I wish I had had a tool like this twenty years ago. At about that time I was engaged on a stylistic analysis of the three-voice Mass in the later fifteenth and early sixteenth centuries as part of my doctoral studies.1 My aims were ambitious: to understand some fundamental changes in the way musical textures operated and were conceived across as broad a sample as possible of pieces with shared scoring and texts. It was painstaking work, involving the close study—aided only by pen and paper—of what I had selected as a corpus of “representative” scores. This produced some useful conclusions about changing approaches to musical texture: I was able to trace a steady if piecemeal shift toward an increasingly stratified and contrapuntally nonhierarchic texture, to plot some important steps in the germination of the imitative style and the conditions that stimulated it, and to witness some intriguing mismatches...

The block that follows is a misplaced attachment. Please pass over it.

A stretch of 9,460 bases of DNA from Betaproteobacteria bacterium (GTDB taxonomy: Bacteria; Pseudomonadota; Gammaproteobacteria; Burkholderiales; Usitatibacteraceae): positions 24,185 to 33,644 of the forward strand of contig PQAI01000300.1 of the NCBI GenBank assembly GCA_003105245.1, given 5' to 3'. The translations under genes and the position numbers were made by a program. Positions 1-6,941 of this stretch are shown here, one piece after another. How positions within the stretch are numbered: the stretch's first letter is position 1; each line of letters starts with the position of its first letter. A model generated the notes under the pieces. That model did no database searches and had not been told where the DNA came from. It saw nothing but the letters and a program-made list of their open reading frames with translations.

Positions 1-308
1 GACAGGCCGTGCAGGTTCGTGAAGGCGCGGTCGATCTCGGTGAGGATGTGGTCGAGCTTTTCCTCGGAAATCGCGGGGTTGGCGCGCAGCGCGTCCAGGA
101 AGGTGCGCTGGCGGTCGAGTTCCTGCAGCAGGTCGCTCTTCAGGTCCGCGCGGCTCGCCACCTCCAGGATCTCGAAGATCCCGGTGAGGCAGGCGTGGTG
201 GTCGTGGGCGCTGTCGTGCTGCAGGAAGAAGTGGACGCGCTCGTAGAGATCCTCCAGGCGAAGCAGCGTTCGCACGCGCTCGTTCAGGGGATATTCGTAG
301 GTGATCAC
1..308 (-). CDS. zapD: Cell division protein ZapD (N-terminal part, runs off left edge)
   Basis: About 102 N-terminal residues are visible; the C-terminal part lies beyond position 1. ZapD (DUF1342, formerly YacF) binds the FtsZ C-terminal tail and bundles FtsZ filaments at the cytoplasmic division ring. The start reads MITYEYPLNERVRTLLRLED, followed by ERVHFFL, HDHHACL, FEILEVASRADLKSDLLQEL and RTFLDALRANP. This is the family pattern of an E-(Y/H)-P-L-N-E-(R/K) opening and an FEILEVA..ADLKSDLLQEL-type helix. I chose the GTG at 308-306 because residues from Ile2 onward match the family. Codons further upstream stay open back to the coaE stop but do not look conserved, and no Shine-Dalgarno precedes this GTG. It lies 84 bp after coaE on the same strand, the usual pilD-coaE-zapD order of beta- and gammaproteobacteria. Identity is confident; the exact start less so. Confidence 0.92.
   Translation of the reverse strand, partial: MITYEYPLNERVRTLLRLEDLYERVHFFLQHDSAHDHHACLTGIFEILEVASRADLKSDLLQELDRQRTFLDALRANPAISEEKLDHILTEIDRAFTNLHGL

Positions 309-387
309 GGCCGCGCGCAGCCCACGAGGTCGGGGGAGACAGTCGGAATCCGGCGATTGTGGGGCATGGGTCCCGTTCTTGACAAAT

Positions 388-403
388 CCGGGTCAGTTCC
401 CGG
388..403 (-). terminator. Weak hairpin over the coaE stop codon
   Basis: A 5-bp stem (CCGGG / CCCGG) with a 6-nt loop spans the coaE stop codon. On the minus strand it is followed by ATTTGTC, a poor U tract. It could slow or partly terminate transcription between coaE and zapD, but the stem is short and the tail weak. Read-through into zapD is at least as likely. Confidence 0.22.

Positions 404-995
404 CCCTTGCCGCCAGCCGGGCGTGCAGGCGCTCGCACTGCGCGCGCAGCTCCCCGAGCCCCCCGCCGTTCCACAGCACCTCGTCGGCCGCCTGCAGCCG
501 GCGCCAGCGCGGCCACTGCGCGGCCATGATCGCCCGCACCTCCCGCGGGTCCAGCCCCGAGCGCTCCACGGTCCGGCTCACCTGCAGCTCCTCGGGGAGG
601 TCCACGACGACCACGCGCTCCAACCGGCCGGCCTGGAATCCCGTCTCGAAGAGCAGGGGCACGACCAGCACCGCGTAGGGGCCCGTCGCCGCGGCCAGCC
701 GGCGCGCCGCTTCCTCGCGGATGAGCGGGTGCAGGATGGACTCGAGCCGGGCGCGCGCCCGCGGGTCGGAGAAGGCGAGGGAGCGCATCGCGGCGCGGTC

Review: The Josquin Research Project by Jesse Rodin and Craig Sapp
ANDREW KIRKMAN is Peyton and Barber Professor of Music at the University of Birmingham (UK), where he teaches a broad range of historical topics. His research centers on sacred music of the fifteenth century, and he has published and lectured widely on English and continental music of the period, including that of Du Fay, Binchois, Ockeghem, and Josquin. He is also active as a conductor of vocal and instrumental ensembles, including the award-winning Binchois Consort, with which he has recorded nine CDs on the Hyperion label.
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Andrew Kirkman; Review: The Josquin Research Project by Jesse Rodin and Craig Sapp. Journal of the American Musicological Society 1 August 2015; 68 (2): 455–465. doi: https://doi.org/10.1525/jams.2015.68.2.455
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